At that time, Square was really close to Nintendo — we were basically like a second party for them. So when their new system was in development, we gave them lots of advice, like, “You’re going to need a CD-ROM drive for it,” “You don’t have enough bandwidth to do what we’re trying to do,” and, “With what you have now, we’re not going to be able to make an RPG.” We gave them lots of advice. But [Nintendo president] Yamauchi-san at Nintendo basically refused to listen to any of it. And that’s when Sakaguchi-san and the management team at Square decided, “OK, we’re going to go with Sony now.”

Jun Iwasaki

Vice president of marketing, Square U.S.

I thought it was the right decision, but yeah, there was a lot of [tension] with Nintendo after.

Tomoyuki Takechi

President and chief executive officer, Square

It was pretty uncomfortable. There were about four to five years where we couldn’t really talk with Nintendo. We didn’t have a friendly relationship with them.

Shinichiro Kajitani

Vice president, Square USA

When we made the decision to go with Sony, for about 10 years we basically weren’t allowed into Nintendo’s offices. From a consumer’s point of view, it was good to have two companies competing with each other because prices wouldn’t rise and it would be better for them. But from a business perspective, our main interest was making sure that Sony won and Nintendo lost, basically, because that would be better for us.

Hiroshi Kawai

Character programmer, Square Japan

What I heard was Nintendo said, “If you’re leaving us, never come back.”

Check out the full feature here

Comments

bpm
Fri Sep 08 17 04:16am
Rating: 1

Nintendo then:
Square: You need a CD drive.
Nintendo: No.

Nintendo now:
Capcom: You need more RAM.
Nintendo: Okay.

It's pretty amusing to see how Square basically told them what they should've done to have been successful. Granted, it was known how very stubborn and prideful Yamauchi was. If only he had listened, we'd have a CD-based Nintendo 64 with Final Fantasy VII and more third-party games.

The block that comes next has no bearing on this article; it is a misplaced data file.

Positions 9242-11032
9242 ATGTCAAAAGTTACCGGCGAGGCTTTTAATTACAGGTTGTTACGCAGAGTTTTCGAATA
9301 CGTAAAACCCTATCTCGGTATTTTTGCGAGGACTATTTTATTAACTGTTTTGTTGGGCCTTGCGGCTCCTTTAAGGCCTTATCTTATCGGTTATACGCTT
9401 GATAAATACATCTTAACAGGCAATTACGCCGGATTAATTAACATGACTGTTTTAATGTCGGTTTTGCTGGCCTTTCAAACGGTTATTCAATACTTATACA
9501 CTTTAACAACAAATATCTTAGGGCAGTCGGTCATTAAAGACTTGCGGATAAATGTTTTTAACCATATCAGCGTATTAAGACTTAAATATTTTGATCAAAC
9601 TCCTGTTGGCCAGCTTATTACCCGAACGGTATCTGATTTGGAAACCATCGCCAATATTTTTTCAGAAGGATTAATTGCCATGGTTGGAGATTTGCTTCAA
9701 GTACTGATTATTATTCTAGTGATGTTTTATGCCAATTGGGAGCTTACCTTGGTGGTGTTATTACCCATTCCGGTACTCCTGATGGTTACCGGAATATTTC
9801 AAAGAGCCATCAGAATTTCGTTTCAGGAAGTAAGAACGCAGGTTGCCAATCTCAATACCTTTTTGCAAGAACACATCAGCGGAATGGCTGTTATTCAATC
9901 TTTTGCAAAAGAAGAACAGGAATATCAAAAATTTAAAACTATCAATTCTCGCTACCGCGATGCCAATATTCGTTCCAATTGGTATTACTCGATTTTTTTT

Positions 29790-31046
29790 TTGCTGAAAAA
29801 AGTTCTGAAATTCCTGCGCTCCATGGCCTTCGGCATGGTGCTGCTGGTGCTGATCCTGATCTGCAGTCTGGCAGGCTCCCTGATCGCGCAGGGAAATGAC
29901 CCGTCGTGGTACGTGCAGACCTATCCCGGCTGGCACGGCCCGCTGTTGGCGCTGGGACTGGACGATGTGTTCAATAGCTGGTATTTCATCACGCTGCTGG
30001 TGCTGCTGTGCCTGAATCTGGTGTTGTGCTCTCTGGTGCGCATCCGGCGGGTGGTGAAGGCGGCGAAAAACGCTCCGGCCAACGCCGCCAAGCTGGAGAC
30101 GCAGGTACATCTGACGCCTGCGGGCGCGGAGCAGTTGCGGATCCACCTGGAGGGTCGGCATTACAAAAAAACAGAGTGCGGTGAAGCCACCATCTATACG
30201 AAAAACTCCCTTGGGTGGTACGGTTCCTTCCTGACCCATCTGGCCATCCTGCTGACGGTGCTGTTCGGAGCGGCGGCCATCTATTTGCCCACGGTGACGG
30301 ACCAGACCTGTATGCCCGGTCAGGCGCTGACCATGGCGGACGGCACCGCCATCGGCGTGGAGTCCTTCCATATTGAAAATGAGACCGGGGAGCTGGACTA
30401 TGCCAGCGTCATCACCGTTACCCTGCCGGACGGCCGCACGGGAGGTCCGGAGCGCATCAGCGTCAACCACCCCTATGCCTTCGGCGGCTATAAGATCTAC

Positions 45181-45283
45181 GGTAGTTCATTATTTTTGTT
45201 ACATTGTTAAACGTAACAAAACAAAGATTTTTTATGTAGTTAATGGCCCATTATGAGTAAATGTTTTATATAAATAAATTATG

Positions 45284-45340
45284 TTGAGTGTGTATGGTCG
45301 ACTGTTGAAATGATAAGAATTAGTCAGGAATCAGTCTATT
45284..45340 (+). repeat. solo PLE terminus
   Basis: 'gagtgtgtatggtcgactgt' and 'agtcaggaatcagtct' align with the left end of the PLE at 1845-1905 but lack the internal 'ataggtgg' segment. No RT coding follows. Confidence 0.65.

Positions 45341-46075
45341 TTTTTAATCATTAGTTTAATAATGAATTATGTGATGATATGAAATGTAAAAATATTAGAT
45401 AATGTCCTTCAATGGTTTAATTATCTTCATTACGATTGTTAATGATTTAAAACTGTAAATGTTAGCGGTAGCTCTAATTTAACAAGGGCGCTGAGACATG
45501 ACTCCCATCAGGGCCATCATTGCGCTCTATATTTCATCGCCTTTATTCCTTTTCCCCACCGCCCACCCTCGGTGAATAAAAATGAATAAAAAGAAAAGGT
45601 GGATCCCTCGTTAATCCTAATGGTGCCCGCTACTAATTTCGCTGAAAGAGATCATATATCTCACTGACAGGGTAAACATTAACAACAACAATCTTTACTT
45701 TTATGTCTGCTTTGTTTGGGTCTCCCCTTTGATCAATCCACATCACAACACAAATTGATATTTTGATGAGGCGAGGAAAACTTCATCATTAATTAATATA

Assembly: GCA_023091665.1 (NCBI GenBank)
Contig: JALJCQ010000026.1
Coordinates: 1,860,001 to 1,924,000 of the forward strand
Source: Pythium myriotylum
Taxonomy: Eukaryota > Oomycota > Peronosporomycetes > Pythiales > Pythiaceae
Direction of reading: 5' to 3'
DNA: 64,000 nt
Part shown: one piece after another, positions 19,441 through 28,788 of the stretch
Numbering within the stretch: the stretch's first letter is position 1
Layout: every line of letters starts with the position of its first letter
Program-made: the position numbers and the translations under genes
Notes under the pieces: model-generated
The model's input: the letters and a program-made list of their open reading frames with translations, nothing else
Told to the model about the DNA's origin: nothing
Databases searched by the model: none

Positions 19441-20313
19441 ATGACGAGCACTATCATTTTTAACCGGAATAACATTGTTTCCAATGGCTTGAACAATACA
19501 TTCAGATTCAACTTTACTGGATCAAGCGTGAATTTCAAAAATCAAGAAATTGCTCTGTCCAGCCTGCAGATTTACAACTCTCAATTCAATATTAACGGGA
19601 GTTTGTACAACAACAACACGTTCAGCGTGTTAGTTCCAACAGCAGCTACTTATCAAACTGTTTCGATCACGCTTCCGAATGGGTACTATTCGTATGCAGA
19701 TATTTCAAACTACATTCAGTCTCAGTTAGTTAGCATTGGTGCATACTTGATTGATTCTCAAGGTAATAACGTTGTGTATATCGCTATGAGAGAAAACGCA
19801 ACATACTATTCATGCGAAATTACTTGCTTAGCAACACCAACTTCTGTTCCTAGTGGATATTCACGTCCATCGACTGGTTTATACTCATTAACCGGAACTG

Ah well. Hindsight is 20/20.

It's pretty amusing to see how Square basically told them what they should've done to have been successful. Granted, it was known how very stubborn and prideful Yamauchi was. If only he had listened, we'd have a CD-based Nintendo 64 with Final Fantasy VII and more third-party games.

The problem with Final Fantasy 7 is that back then, it required two discs to actually play it which is what probably prompted Nintendo to avoid discs at the time because this would mean they have to give more freedom to devs.

Anyways, I honestly think Hiroshi Yamauchi did the right thing as the N64 would have had tons of shovelware on par with PS1. I mean, This is the same guy that predicted that games would be getting worse from now on and he was right on that part.

Really though, its not like Square didn't have many choices back then considering that they didn't even bother to support SEGA during the 16-bit era.

Interesting read, and now I know that image isn't a N64 FF prototype, but rather something completely unrelated called "Final Fantasy 6: The Interactive CG Game"

... Wouldn't it just be perfect thus if the FFVII Remake is the first mainline FF game to return to Nintendo systems with Switch 1?

They seriously should just forget about a FFXV port [full or mobile] that would sell terribly now.

csp
Fri Sep 08 17 04:34am
Rating: 1

What I heard was Nintendo said, “If you’re leaving us, never come back.”

that was yamauchi's bullshit for you. Then we wonder why third parties are reluctant to support the switch when all of them are FULLY on board on a 25M console like the one.

and by the way, angel studios managed to make a 2CD game fit into 64MB. I am sure you could have found a way for FF7 to fit on two 64MB carts.

that was yamauchi's bullshit for you. Then we wonder why third parties are reluctant to support the switch when all of them are FULLY on board on a 25M console like the one.

It's not like that was two CEOs ago and a man that hasn't been relevant since 2004 or anything. If third-parties' vindictiveness during the Wii/Wii U days was still all over what mean ol' Yamauchi did, they need to get their heads out of their asses. Simple as that.

yeah joke's on them for not supporting a console that already has a near ZERO third party support.

vinlauria
Fri Sep 08 17 09:56am
(Updated 1 time)

Wow, it's almost like that's a self-fulfilling prophecy or something, when a third-party who looks at other third-parties saying "we're not developing for this because no one else is" and then says "we're not developing for this because no one else is."